I agreed with our St. Johns County Commissioners refusing and rejecting gambling industry demands to put an illegal vote on the 2016 ballot, rejecting mendacious machinations by louche lobbyist SUSAN SUMMERALL WILES, ROGERS TOWERS and its then-partner ELLEN AVERY-SMITH (now on her own).
I oppose the proposed special session and I agree with this editorial in the Orlando Sentinel:
Editorial: Don't gamble on special session gambling
Orlando Sentinel Editorial Board
April 8, 2018
Just a month after bringing down the curtain on their annual session in Tallahassee, leaders in the Florida Legislature are threatening an encore. But the special session they’re eyeing on gambling would be an unnecessary, uncertain and even unsavory exercise.
During this year’s regular session, legislators tried and failed to pass a bill that would resolve legal disputes in the state’s gambling compact with the Seminole Tribe of Florida. Under the 2010 compact, the Tribe is bound to make monthly payments to the state in return for the exclusive right to offer certain games, including blackjack, at its Florida casinos. The Seminoles contend gambling at other, non-tribal venues in the state is violating the compact, and were threatening to halt their payments starting this month unless the state did more to enforce exclusivity for the Tribe. House Speaker Richard Corcoran warned that legislators could be forced to cut up to $441 million out of the next state budget if the payments lapse, or dig into budget reserves and jeopardize the state’s bond rating.
But this week the Tribe’s lawyer, Barry Richard, said that the Seminoles would continue to make the payments for now, deal or no deal. “They don’t want to take advantage of the state economically any more than they want the state to take advantage of them,” Richard said. That means there’s no pressing need for a special session to avoid the scenario the speaker warned about.
Legislators doubtless feel some urgency to take another crack at gambling policy while they still can. Looming on the November ballot is a proposed constitutional amendment, backed by the Seminoles as well as Disney, that would require a statewide vote for any expansion of gambling. If it receives enough support from voters to pass — at least 60 percent — it will put voters, not legislators, in control of gambling decisions.
But it’s not certain any changes legislators would make in a special session would hold up if the amendment wins voter approval. The head of the anti-casino gambling organization spearheading the campaign for the amendment, John Sowinski, raised these doubts in a letter he sent this week to the lead negotiators on gambling in the Senate and the House. Sowinski cited support for his legal interpretation from the Florida Supreme Court, state economists and even a lawyer for the gambling industry. Unless his interpretation can be conclusively refuted by another, reputable legal authority, it’s another strike against a special session.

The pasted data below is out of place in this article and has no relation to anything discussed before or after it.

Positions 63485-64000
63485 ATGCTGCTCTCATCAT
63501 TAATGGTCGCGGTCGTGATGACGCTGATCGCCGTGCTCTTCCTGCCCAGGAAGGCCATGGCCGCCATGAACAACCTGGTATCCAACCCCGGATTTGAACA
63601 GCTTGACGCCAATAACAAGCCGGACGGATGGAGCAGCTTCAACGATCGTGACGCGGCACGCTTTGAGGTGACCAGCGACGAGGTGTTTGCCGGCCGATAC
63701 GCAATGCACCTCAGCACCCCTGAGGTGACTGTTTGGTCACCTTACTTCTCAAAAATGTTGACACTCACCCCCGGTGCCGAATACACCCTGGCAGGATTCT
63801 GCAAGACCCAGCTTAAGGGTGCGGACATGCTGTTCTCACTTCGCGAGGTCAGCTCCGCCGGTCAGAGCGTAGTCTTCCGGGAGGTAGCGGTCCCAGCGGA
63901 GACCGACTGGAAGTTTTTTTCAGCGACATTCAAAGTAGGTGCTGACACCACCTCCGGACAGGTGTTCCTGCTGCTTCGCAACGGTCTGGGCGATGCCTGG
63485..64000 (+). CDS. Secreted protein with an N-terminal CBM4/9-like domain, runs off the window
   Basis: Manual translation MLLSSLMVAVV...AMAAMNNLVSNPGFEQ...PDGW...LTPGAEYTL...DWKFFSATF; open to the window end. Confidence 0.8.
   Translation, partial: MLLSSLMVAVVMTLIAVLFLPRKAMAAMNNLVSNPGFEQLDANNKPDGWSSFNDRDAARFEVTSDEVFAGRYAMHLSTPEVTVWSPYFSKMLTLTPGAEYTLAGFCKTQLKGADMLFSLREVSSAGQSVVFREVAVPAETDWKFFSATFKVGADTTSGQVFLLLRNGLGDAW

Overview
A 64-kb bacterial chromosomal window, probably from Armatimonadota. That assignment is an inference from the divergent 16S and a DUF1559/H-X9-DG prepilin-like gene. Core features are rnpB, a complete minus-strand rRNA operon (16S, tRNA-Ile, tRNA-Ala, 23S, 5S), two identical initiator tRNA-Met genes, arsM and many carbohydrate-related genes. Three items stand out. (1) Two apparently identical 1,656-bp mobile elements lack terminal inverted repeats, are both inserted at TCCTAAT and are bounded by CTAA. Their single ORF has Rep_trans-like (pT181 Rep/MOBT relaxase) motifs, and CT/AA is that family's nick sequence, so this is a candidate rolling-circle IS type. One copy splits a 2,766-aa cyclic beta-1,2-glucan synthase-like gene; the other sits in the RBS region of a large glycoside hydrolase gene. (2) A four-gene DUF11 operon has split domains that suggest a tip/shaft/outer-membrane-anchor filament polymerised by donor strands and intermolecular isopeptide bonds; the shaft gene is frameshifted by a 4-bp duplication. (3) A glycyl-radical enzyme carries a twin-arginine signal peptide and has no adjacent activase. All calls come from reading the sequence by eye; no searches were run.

The main reason legislators have struggled to pass legislation on gambling is that multiple players with competing interests always seem to get involved. That group includes not only the Seminoles, but also the parimutuel operators of the state’s horse and dog tracks and jai-alai frontons. While the Seminoles want to maintain or expand their exclusive right to offer games at their casinos, the parimutuels’ wish list includes adding slot machines in counties where voters have approved them and reducing the taxes they owe they state. Legislators tend to dig in on competing sides and run out of time to settle their differences.
Here’s where the unsavory part comes in: The players in the gambling debate — the rivals in the industry, and the opponents of any expanded wagering in the state — have deep pockets, and don’t hesitate to seek influence with legislators through hefty campaign contributions. Legislators can’t collect those contributions when they’re in session, but the prospect of a special session on gambling could generate a flood of cash for them in weeks leading up to it.
That’s a boon in an election year — especially for legislators who are ramping up statewide campaigns. But it’s an utterly self-serving and irresponsible way to make public policy.